The National Inventors Hall of Fame (NIHF), in partnership with the USPTO, will honor and celebrate the world’s foremost inventors and their contributions to society at the annual induction ceremony on May 2 at the National Building Museum in Washington, DC.
The 2019 inductees are visionary innovators who each patented inventions that revolutionized their industries and changed people’s lives. Of the 15 new inductees, five will be honored posthumously.
NIHF was established in 1973 by the USPTO and honors monumental achievements by individuals who have contributed great technological and scientific innovations, as well as helped stimulate growth for our nation and beyond. The criteria for induction into NIHF requires candidates to hold a U.S. patent that has contributed significantly to the nation's welfare, and the advancement of science and useful arts. The inductees are honored at the National Inventors Hall of Fame Museum located in the Madison Building on the USPTO campus in Alexandria, Virginia.
This year’s class of inductees includes:
Chieko Asakawa: Web Browser for the Blind and Visually Impaired
Chieko Asakawa invented the Home Page Reader (HPR), the first practical voice browser to provide effective internet access for blind and visually impaired computer users. Designed to enable users to surf the internet and navigate web pages through a computer's numeric keypad instead of a mouse, HPR debuted in 1997; by 2003, it was widely used around the world.
Jeff Kodosky and James Truchard: Virtual Instrumentation – LabVIEW
Kodosky and Truchard introduced LabVIEW in 1986 as a graphical programming language that enables user-defined testing and measurement and control systems. It grew to be used by engineers, scientists, academics, and students around the world.
Rebecca Richards-Kortum: Medical Devices for Low-Resource Settings
Rebecca Richards-Kortum develops low-cost, high-performance medical technologies for people in places where traditional medical equipment is not an option. She's led the development of optical technologies to improve early detection of cervical, oral, and esophageal cancer; tools to improve newborn survival in Africa, including the Pumani CPAP system for newborns with breathing problems; BiliSpec for measuring bilirubin levels to detect jaundice; and DoseRight, for accurate dosing of children's liquid medication.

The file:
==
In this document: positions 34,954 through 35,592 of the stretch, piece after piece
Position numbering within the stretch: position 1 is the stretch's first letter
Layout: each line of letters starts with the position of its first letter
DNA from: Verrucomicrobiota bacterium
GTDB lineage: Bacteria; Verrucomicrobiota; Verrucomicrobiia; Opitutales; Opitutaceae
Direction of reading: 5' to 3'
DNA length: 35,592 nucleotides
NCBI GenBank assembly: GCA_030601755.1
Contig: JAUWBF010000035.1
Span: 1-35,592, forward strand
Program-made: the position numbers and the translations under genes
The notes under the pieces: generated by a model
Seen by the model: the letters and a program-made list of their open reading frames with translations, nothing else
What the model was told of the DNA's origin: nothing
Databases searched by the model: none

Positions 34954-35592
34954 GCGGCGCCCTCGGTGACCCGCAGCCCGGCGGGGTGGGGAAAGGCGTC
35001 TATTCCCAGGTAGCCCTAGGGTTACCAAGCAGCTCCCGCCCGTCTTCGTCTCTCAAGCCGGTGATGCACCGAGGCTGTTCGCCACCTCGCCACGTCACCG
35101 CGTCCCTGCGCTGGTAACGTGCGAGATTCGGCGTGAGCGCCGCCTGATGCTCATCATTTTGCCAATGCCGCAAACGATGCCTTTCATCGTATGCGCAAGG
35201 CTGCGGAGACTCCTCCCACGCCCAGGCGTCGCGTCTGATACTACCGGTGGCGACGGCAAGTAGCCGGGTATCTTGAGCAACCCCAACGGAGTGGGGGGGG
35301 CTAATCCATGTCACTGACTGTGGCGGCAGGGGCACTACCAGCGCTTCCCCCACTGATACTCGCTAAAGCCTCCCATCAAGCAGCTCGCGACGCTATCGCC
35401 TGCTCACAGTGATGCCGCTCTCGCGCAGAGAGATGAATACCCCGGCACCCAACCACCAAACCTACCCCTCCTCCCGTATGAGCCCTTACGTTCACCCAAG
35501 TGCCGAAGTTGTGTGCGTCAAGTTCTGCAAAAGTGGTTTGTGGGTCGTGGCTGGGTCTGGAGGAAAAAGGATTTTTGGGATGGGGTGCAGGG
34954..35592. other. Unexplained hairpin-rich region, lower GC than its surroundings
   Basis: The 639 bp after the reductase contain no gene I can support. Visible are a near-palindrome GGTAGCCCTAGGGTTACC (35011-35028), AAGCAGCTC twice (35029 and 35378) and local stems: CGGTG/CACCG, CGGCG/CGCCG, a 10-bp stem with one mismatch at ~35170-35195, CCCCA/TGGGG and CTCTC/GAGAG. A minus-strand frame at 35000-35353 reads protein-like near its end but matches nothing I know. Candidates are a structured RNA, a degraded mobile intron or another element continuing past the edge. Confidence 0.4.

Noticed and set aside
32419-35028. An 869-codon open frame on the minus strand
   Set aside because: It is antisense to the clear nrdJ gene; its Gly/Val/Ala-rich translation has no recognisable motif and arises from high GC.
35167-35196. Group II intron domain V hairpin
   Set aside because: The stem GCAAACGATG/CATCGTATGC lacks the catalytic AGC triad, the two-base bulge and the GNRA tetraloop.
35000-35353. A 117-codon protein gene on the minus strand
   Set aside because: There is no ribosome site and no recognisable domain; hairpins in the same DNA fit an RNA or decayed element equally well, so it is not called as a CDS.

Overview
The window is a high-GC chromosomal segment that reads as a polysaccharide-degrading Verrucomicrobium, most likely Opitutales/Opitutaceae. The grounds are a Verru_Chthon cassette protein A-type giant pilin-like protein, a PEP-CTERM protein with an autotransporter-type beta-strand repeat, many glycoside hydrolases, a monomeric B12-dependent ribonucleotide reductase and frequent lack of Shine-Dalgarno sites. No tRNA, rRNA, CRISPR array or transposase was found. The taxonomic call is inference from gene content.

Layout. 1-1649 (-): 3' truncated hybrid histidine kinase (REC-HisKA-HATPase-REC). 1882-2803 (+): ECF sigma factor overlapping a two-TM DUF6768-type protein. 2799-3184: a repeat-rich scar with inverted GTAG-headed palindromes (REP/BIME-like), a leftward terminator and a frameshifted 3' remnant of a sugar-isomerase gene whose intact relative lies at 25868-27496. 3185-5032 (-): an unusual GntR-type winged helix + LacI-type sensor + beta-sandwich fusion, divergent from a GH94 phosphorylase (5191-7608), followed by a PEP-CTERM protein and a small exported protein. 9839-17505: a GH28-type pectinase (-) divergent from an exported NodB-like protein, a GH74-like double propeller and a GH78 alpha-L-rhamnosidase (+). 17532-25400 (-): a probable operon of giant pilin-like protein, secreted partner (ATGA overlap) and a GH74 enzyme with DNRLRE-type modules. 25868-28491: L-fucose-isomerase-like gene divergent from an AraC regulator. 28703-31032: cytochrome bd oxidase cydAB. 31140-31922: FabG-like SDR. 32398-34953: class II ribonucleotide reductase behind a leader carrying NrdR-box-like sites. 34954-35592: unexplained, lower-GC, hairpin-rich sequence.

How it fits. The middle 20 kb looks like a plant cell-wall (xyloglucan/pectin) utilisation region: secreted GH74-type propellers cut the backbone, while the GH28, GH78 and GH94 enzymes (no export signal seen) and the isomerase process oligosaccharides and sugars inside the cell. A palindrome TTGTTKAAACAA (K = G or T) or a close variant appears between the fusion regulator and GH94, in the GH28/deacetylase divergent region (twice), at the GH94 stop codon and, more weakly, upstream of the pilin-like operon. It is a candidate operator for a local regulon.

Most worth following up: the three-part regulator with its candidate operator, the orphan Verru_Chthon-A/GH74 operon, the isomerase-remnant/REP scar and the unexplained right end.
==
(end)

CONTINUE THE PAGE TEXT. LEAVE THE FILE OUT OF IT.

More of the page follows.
Dennis Ritchie (posthumous) and Ken Thompson: UNIX Operating System
Thompson and Ritchie's creation of the UNIX operating system and the C programming language were pivotal developments in the progress of computer science. Today, 50 years after its beginnings, UNIX and UNIX-like systems continue to run machinery from supercomputers to smartphones. The UNIX operating system remains the basis of much of the world's computing infrastructure, and C — written to simplify the development of UNIX — is one of the most widely used computer languages today.
Edmund O. Schweitzer III: Digital Protective Relay
Schweitzer brought the first microprocessor-based digital protective relay to market, revolutionizing the performance of electric power systems with computer-based protection and control equipment, and making a major impact in the electric power utility industry. Schweitzer's more precise, more reliable digital relay was an eighth the size, a tenth the weight and a third the price of previous mechanical relays.